Storing and retrieving records using RavenDB

After installing RavenDB 2 the next step is to start saving data and load it again. Unlike SQL server we don’t need to go into the RavenDB Management Studio and create a database and tables with a schema. The database, optional but highly recommended, will be created when we first access it. And when it comes down to tables and schema RavenDB is much simpler, all it does is store documents. A document doesn’t have a schema enforced so we don’t need to define one up front. Instead we just save some data and load it again.

The document to store

Even though RavenDB doesn’t require us to define the document structure we are using C# at the front end and in C# we usually define our data structure using classes. In this example we are going to store people using the following C# class:

   1: class Person

   2: {

   3:     public string Id { get; set; }

   4:     public string FirstName { get; set; }

   5:     public string LastName { get; set; }

   6: }

We are going to provide the first and last name and the Id property is for use with RavenDB. In fact we could leave the Id out, RavenDB would not care, but it would be harder to load a single document if we did.


The RavenDB DocumentStore

Before we can start working with the RavenDB server we first need to create an instance of the RavenDB DocumentStore. This is a relatively expensive object to create and normally in an application you only create a single and keep a reference to it. It is thread safe so a singleton will work just fine even in an ASP.NET application. The minimum information the DocumentStore needs is the url of the RavenDB server, in this case the default location of http://localhost:8080/. Additionally we can specify a default database to use, in this case people. This database will be created automatically when needed.

   1: var store = new DocumentStore

   2: {

   3:     Url = "http://localhost:8080/",

   4:     DefaultDatabase = "people"

   5: };

   6: store.Initialize();

The RavenDB DocumentSession

When we start doing any actual work with the RavenDB database we need to do so in the scope of a session. To create a new session we can call the DocumentStore.OpenSession() function. This session needs to short lived and only be used on a single thread. With this session we can persist data to the database and load it again.

   1: using (var session = store.OpenSession())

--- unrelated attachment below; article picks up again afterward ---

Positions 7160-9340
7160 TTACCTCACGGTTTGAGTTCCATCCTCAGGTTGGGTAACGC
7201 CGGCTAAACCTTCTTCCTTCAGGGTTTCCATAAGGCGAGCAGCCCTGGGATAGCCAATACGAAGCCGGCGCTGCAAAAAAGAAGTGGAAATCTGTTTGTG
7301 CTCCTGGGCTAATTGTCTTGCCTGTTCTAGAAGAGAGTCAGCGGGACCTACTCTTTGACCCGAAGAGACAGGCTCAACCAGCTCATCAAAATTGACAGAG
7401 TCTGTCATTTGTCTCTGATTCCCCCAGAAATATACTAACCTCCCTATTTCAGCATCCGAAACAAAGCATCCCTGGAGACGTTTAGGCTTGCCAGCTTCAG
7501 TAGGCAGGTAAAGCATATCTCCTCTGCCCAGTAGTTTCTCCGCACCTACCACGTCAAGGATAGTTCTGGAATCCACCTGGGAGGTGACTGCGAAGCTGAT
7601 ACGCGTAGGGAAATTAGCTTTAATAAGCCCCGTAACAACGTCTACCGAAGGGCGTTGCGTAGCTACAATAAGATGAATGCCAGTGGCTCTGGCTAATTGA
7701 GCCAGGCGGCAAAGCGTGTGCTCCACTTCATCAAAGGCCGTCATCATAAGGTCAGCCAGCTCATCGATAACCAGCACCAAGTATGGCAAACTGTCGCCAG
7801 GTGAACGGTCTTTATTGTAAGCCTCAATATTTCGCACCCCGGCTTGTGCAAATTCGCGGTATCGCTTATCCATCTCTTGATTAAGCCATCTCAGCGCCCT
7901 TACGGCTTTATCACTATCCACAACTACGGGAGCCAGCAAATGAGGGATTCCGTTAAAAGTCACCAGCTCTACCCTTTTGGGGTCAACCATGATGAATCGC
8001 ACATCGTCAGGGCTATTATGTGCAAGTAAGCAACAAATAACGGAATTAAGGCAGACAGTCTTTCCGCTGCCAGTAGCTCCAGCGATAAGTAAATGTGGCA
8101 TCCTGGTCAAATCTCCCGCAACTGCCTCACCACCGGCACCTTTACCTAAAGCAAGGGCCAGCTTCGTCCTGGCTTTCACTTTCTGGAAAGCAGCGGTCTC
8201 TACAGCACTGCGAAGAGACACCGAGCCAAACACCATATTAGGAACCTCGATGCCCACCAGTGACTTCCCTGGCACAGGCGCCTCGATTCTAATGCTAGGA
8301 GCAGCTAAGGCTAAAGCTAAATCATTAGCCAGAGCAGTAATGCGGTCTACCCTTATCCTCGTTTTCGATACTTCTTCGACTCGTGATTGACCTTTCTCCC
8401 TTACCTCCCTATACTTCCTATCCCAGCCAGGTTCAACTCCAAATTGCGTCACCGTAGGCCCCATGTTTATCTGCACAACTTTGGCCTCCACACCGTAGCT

2: {

   3:     var person = new Person()

   4:     {

   5:         FirstName = "Maurice",

   6:         LastName = "de Beijer"

   7:     };

   8:     session.Store(person);

   9:     Console.WriteLine("Storing person with ID: {0}", person.Id);

  10:     session.SaveChanges();

  11:     id = person.Id;

  12: }

Note that we need to call SaveChanges for the data to be persisted. If we forget to do this the session object will be disposed and the new person will not be saved.


Loading the document again is simple. Just create a session and use the Load() with the document id.

   1: using (var session = store.OpenSession())

   2: {

   3:     var person = session.Load<Person>(id);

   4:     Console.WriteLine("Loaded: {0} {1} {2}",

   5:         person.Id, person.FirstName, person.LastName);

   6: }

If we don’t know the document id, or we just want to load multiple document we can also query the document store using the Query() function.

   1: using (var session = store.OpenSession())

   2: {

   3:     var people = session.Query<Person>();

   4:     foreach (var person in people)

   5:     {

   6:         Console.WriteLine("Loaded: {0} {1} {2}",

   7:             person.Id, person.FirstName, person.LastName);

   8:     }

   9: }

Running the application gives us the following output:



What does RavenDB store for us?

If we open the RavenDB Management Studio and navigate to the person stored we can see what data is actually stored. As you can see below the data is actually saved in a JSON format. The C# type isn’t used at all.


In fact we can load this document without the .NET client library with a simple HTTP get request:



This will simply return the data as a JSON response in the browser.



It turns out RavenDB stores more than just the data we send, it also stores some metadata. The most important parts of metadata are the RavenDB entity name, the C# class name we used without the namespace, and the CLR type, the full type name for the C# class we created.




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